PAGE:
15 Joe Berry (University of Iowa-San Francisco State University)
Movement Learning: the Good, the Bad, and the Ugly 232
16 Joan Kramer (1947-2017) (UC Berkeley, WSA/SDS)
A Life on the Left 246
17 Barbara Selfridge (UC Berkeley)
The Spread of Maoism 256
18 Henri Picciotto (Princeton, UC Berkeley)
“Princeton’ll Straighten You Out!” 281
19 Frank Kashner (University of Wisconsin, Cambridge MA)
Growing up in the ‘60s: from Introvert to Organizer 287
20 Emily Berg (Harvard University)
PL Reconsidered 302
21 Debbie Levenson (University of Massachusetts in Boston)
Global Boston 308
22 Mary Summers (Harvard University)
The Harvard Strike of ’69 and What Happened Next 319
23 John Mitchell
(Harvard PL/SDS)
A Texas Republican's Path to SDS-WSA and PL 336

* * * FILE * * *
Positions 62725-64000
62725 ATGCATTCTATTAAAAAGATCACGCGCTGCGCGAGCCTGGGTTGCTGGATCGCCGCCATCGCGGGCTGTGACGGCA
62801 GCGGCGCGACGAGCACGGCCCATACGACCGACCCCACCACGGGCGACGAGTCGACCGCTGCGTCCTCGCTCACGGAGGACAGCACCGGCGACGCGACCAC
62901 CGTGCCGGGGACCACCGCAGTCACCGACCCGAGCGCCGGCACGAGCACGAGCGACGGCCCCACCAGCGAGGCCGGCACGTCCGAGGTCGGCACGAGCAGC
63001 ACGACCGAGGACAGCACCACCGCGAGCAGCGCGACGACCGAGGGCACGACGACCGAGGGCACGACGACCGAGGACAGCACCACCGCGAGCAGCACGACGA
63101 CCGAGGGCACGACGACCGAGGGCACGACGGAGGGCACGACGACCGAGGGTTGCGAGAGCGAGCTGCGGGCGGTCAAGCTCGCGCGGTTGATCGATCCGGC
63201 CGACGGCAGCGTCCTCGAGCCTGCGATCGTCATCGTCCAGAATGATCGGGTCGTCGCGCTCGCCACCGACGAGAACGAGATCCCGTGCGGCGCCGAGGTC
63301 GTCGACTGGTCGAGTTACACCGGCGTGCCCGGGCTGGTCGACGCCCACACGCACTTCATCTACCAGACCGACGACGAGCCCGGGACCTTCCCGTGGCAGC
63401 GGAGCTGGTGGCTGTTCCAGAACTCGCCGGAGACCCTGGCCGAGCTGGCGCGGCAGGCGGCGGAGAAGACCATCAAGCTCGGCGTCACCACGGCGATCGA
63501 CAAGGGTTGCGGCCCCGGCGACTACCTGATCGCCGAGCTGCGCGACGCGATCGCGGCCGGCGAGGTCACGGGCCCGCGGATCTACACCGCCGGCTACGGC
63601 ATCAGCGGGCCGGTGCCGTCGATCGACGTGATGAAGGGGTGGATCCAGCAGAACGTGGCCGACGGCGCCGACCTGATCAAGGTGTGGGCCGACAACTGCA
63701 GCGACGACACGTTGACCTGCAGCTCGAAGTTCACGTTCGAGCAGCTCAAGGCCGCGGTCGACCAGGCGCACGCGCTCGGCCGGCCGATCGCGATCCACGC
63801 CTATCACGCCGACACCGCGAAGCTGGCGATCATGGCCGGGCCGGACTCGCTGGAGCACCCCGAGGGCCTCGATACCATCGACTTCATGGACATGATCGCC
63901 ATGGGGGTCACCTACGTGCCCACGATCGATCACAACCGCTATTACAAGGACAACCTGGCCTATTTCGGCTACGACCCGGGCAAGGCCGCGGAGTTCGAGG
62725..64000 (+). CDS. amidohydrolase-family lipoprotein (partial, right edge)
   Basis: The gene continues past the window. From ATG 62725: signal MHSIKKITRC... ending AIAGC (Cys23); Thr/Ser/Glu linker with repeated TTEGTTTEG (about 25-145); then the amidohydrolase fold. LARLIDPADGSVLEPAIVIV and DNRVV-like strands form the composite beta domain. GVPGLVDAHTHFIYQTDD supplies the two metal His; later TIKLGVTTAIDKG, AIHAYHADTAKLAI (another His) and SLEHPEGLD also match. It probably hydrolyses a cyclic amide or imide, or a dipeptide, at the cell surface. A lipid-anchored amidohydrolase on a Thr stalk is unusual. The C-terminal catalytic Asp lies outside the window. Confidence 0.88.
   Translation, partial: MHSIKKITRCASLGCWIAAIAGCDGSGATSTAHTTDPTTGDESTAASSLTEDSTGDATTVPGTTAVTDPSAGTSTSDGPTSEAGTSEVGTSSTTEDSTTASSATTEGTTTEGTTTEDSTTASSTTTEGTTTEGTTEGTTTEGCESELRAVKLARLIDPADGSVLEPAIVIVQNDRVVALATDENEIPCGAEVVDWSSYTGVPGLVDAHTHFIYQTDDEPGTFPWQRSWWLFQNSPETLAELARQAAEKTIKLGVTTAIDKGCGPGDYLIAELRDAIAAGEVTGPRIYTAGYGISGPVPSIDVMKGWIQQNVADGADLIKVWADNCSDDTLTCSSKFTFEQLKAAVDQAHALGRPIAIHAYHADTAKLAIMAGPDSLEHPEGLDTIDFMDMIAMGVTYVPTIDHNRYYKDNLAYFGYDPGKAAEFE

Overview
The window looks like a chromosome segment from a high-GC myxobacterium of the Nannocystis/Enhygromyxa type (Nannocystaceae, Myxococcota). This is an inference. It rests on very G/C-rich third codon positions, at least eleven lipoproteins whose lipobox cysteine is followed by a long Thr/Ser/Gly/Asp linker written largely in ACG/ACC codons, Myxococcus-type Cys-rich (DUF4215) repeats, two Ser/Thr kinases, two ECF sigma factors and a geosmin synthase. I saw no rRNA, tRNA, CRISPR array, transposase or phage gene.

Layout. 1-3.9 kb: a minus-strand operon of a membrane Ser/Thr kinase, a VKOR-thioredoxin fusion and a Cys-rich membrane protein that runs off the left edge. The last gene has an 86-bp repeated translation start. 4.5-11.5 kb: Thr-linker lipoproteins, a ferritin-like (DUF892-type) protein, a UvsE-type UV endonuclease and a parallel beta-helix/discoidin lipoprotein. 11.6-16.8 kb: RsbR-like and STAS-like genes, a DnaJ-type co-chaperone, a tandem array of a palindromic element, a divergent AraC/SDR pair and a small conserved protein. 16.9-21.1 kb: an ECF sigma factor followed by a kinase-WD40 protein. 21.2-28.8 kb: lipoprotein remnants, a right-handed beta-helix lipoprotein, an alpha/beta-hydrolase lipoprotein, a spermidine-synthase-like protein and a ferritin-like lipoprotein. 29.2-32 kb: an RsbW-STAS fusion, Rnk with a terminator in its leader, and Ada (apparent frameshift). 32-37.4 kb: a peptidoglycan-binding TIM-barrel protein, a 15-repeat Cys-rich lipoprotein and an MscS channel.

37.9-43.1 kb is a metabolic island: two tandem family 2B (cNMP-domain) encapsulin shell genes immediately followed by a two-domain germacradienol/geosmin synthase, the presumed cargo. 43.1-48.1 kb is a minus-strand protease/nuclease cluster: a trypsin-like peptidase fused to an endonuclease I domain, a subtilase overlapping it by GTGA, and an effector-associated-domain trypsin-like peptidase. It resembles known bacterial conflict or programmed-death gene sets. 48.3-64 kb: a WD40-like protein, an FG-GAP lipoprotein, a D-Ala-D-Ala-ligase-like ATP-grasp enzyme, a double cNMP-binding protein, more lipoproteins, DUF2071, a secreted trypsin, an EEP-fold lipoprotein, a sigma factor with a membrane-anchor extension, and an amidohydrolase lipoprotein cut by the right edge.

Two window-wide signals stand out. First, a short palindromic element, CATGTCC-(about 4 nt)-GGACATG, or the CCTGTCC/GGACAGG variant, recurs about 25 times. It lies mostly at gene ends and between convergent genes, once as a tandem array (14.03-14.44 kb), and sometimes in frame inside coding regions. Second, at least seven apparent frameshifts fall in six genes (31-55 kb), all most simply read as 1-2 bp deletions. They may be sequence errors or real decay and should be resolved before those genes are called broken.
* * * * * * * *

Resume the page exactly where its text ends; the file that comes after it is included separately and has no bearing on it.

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Wednesday, December 19, 2018

Athlete Ally and the Crisis in World Sport  

by Eddie Goldman

In a sports world infested with corruption, exploitation, bigotry, chicanery, fraud, and swindling of every type, there are still a few people remaining trying to do something positive, ethical, progressive, and liberatory. Athlete Ally is one of those groups, even though it still believes the mainstream sports organizations are not beyond repair.

Founded in 2011 by Hudson Taylor, who was a three-time All-American wrestler at the University of Maryland, Athlete Ally is a non-profit organization which says its "mission is to educate and activate athletic communities to eliminate homophobia and transphobia in sports and to exercise their leadership to champion LGBTQ equality." Some staff and supporters are from the LGBTQ community, while others, including Hudson Taylor, who is described as its "founder, executive director & board member," are not. Hence, all "stand in solidarity with the LGBTQ community" whether they are part of it or an ally.